Sunday, April 5, 2009

"In this House of Brede"

Here's a convent movie with a happy ending! "In this House of Brede" by Rumer Godden is a fictional tale of a late-in-life vocation that was shown on the Hallmark Hall of Fame. I thought it was sensitive in every way and compelling in its realistic portrayal of convent life. A worldly London business-woman hopes to "escape" by becoming a Benedictine nun. But she finds jealousy, past hurts, affection, and pride are part of everyone's life. She gently conforms to the rule first out of obedience, then out of genuine love. There are important lessons about friendships, because community life challenges them to love all sisters equally.
The scenery is beautiful, and the movie was filmed on location at genuine convents in London and Ireland (with some limitations of television technology in 1975). Film is good for all ages. I recommend the book, of course, because the movie doesn't exactly follow the book nor have its depth (for older students).

Saturday, February 28, 2009

Two Lincoln Movies

In this month of Lincoln, I must heartily endorse the movie "Young Mr. Lincoln" for all ages. The 1939 fictionalized tale is black-and-white, which only adds to its historical feel. My youngest children don't realize this isn't actual footage. Henry Fonda plays the young lawyer as he progresses from shop owner to practising lawyer. All the good legends are included in the 100 minutes: his love of books, being honest, log cabin poverty, going the extra mile, and young love. Best of all is the tough case he takes on behalf of a woman whose son was unjustly accused of murder. A griping tale of wits. How can Mr. Lincoln prove him innocent?!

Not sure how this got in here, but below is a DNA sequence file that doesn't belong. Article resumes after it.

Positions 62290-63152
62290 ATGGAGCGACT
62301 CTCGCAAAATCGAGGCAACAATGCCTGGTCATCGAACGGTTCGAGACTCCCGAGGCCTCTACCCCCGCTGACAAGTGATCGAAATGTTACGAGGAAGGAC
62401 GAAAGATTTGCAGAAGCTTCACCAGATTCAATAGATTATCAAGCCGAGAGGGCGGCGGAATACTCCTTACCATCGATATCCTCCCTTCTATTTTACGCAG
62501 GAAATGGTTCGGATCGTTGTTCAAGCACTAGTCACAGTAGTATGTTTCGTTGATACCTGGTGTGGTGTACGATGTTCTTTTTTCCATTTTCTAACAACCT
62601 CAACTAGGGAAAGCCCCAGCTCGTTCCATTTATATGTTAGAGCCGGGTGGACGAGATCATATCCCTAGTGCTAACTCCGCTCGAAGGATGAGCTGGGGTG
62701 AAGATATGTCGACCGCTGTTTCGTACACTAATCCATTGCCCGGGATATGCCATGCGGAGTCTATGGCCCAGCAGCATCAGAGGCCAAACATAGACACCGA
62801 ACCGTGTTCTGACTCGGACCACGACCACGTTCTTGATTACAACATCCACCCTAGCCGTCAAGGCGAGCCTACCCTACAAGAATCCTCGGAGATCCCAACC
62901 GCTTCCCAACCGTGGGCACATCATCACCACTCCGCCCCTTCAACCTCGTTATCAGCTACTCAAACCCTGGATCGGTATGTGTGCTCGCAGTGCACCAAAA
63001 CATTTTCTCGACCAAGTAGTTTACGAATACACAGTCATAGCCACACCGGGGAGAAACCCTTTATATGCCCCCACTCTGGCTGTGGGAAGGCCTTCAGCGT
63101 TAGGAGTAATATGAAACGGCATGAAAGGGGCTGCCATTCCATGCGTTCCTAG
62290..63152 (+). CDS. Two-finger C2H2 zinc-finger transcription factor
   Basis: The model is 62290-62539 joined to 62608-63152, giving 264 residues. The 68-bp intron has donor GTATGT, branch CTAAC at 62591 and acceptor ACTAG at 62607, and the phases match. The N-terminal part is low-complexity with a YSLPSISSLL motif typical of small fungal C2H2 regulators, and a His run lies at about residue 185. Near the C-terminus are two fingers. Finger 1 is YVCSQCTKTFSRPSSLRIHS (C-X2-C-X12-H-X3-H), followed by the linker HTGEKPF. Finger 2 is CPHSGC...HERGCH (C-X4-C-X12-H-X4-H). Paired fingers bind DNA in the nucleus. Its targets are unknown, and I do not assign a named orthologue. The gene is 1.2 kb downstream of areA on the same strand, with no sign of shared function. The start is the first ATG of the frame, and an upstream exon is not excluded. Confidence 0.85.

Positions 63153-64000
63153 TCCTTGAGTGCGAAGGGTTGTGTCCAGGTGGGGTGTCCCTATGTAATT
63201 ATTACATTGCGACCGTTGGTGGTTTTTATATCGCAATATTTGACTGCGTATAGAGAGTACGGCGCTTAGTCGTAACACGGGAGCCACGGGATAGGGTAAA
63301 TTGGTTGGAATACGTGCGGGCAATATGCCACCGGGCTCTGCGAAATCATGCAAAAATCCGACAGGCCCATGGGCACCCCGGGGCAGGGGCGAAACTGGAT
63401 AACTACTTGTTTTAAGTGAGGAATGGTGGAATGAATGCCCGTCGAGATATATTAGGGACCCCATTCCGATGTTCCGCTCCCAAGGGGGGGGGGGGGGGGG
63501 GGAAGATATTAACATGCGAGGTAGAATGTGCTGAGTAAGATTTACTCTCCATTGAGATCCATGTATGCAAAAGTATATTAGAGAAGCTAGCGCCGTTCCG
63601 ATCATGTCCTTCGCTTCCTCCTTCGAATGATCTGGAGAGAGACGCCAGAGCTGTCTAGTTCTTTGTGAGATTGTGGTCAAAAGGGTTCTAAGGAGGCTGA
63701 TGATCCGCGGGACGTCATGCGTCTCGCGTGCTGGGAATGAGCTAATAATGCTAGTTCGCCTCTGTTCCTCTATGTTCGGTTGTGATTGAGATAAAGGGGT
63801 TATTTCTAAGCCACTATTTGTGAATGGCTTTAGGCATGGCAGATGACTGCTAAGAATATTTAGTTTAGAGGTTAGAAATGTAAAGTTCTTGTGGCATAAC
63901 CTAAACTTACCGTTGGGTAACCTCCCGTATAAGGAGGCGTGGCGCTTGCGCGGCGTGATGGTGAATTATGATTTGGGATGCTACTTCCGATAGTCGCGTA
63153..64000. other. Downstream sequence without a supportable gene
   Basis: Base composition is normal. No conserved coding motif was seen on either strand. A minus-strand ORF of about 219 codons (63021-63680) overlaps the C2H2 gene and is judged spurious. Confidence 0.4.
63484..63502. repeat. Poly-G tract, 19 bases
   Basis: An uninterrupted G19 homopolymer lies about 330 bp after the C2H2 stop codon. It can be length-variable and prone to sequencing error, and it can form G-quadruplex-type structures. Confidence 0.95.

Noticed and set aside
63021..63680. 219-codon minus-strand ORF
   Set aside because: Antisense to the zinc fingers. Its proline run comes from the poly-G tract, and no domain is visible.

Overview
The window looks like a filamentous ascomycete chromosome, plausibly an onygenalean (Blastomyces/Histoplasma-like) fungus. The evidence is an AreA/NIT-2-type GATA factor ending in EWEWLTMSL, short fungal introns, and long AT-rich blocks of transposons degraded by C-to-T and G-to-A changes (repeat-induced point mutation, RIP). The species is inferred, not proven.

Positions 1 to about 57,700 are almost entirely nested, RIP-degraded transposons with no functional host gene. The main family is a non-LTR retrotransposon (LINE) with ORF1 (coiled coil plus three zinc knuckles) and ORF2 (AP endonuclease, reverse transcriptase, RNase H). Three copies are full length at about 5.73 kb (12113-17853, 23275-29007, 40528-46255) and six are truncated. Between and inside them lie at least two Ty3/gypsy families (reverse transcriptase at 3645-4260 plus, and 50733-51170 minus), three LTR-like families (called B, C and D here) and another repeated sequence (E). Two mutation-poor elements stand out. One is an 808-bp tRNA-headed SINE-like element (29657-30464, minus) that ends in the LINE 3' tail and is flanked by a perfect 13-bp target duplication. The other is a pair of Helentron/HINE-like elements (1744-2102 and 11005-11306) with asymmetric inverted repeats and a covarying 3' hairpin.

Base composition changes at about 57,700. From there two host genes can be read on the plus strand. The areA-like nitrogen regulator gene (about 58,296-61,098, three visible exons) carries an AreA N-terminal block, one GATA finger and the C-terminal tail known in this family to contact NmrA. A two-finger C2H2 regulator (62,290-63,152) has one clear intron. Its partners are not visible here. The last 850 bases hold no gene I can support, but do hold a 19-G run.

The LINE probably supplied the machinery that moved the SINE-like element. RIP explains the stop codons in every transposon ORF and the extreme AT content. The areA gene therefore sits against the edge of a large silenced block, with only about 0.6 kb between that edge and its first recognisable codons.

Secondly, we watched "The Last of Mrs. Lincoln" but cannot recommend it as easily. This 1976 production is actually filmed on stage, but is Slow paced and focused heavily on Mary Todd-Lincoln's mental illness. That was difficult to explain to younger children. Here's the product description:

Julie Harris, recreates her 1972 award-winning Broadway portrayal in this powerful and touching look at the final 17 years in the life of Mary Todd Lincoln, widow to the martyred President. Based on real events, this production casts a sad and sympathetic light onto this frighteningly complicated woman. Mary Lincoln scavenges desperately for money, loses a cherished son to consumption, is branded a lunatic and committed to a mental institution; culminating with her spending her final days fleeing from the preying eyes of the public and a scandal-hungry press.